Cannabis Spurs Some CRE Deals In States Where It's Legal, But Concerns About Leasing Linger
Investor interest in commercial properties saw more of an uptick in 2019 in states with established legal markets for cannabis than those with less-established legal markets, according to a recent commercial broker survey by the National Association of Realtors.
Specifically, in states where medical and recreational marijuana have been legalized for more than three years, 42% of survey respondents reported an increase in demand for warehouses over the previous year. In states where both forms of cannabis have been legal for less than three years, 34% saw an annual increase in demand for warehouses, and in states where only medical cannabis is allowed, only 19% said they experienced an increase in demand for warehouse properties.
The survey also asked about demand for storefronts and land, and while those trends in reported demand weren't as pronounced as for warehouses, there were similarities. In states with more-established recreational and medical marijuana markets, 27% of respondents reported an increased demand for storefronts and 21% an increased demand for land, according to the NAR.
In states with less-established recreational and medical marijuana markets (less than three years), 19% of respondents reported an increased demand for storefronts year-over-year, and 16% reported an increased demand for land. That isn't much more than in states without recreational cannabis, where 18% reported an increase in demand in 2019, or land, where 15% reported an increase in demand.
For all of these commercial property types considered together, only 34% of respondents saw no increase in demand year-over-year in states with more-established recreational and medical markets, according to the report. In states with less-established markets, 47% saw no increase in demand, and in states with no recreational markets, 58% reported no increase in demand.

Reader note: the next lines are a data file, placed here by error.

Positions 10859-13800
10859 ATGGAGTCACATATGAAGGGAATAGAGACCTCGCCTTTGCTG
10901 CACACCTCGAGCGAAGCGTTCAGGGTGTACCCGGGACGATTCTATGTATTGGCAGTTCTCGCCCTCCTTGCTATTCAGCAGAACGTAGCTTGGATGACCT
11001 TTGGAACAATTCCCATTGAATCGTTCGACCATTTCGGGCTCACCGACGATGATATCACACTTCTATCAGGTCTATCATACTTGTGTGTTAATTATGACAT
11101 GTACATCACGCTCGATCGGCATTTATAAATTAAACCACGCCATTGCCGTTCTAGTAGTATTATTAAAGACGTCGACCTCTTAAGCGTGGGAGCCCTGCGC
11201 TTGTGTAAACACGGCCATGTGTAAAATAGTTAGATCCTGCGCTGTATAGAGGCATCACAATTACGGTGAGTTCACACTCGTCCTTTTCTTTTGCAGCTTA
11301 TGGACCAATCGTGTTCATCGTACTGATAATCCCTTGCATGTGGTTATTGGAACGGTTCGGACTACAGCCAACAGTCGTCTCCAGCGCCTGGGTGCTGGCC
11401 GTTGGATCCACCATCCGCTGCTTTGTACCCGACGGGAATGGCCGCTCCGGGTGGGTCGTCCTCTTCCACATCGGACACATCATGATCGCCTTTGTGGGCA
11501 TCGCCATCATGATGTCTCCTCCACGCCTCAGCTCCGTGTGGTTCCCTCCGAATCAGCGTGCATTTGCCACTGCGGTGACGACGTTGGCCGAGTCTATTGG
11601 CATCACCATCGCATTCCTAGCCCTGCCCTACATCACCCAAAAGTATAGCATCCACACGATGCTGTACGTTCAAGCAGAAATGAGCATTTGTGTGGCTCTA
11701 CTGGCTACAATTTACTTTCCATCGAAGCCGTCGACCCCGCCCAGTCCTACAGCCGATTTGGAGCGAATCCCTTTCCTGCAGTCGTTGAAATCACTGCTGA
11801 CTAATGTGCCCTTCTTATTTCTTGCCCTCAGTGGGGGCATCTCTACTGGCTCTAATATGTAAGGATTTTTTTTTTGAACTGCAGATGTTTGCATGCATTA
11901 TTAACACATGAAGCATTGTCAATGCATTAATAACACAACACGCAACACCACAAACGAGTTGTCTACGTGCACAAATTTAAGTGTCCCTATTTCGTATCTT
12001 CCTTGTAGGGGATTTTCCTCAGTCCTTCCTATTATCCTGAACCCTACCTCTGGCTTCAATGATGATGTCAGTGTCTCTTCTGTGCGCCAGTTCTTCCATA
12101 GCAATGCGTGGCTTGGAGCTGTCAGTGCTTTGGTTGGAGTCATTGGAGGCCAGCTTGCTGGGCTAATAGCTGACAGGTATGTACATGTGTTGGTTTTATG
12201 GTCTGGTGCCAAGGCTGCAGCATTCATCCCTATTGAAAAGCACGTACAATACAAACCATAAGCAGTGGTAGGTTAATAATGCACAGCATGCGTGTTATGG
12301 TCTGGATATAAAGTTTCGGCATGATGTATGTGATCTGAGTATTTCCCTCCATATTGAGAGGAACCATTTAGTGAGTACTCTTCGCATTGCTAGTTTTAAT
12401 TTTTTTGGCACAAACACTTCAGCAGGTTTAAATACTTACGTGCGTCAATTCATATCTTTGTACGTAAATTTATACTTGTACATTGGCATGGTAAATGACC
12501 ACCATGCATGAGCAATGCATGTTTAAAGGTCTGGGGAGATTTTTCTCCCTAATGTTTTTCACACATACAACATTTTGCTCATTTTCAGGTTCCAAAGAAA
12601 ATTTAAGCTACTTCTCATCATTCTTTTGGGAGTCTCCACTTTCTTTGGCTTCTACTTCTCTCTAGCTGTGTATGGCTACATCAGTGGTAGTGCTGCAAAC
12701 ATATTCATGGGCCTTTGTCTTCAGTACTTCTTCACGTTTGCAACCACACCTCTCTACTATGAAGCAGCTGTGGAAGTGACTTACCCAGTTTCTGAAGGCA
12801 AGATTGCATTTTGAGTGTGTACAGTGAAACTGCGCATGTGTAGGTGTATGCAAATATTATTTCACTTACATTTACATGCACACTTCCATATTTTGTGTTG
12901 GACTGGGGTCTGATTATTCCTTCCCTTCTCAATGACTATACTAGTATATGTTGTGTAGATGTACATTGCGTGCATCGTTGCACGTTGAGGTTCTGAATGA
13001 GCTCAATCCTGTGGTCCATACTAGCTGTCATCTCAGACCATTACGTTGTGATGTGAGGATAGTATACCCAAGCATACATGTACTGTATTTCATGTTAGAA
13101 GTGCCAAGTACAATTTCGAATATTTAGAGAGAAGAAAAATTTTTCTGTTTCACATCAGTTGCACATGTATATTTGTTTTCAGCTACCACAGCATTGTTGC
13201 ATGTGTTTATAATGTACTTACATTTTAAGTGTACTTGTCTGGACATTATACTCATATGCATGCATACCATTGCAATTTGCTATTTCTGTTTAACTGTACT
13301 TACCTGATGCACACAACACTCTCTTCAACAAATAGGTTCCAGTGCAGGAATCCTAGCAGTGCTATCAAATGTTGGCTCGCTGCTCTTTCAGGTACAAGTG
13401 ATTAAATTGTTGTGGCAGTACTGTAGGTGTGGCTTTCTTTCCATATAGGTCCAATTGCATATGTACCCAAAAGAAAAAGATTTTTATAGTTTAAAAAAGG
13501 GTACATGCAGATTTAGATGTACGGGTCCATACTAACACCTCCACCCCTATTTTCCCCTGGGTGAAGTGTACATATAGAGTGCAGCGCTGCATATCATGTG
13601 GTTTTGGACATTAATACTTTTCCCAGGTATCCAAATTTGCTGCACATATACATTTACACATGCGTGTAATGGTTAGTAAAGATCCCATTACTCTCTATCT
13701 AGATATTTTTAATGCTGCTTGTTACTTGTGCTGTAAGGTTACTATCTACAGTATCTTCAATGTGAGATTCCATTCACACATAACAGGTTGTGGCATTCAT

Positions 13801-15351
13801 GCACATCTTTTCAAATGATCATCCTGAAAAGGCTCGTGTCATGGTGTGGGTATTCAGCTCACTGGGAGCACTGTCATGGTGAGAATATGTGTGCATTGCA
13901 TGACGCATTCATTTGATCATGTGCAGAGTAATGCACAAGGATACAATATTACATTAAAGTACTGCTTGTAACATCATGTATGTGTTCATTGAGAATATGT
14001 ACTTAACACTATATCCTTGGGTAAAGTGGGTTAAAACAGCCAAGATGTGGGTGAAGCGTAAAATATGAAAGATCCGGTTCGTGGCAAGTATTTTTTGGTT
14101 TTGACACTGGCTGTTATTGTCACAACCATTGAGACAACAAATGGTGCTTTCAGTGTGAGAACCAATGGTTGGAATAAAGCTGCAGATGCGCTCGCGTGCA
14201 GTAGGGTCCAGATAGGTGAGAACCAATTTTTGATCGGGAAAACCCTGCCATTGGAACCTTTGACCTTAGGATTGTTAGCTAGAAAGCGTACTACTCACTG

The organization also asked whether there has been any change in value for properties near cannabis dispensaries. For the most part, the answer was no. Even in states with more-established legal recreational and medical marijuana, 61% of respondents saw no increase in nearby value over the last year. In states with less-established markets, 67% of respondents reported no change, and in states with no recreational market, 82% reported no change.
The survey found that most respondents aren't leasing to marijuana-related businesses, even in states where the industry is well-established (75%).
In leasing to marijuana-related businesses in well-established states, 22% of respondents cited no special issues, while 61% said that the potential smell from a cannabis business would be a concern. Also cited as concerns: moisture, theft of cash on properties and fire hazards.
The NAR surveyed over 600 commercial brokers in September in both states and territories where recreational and medical cannabis is legal (12 at the time, including Illinois, where sales didn't begin until Jan. 1, 2020) and those states that only allow the sale of medical marijuana, which totaled 23.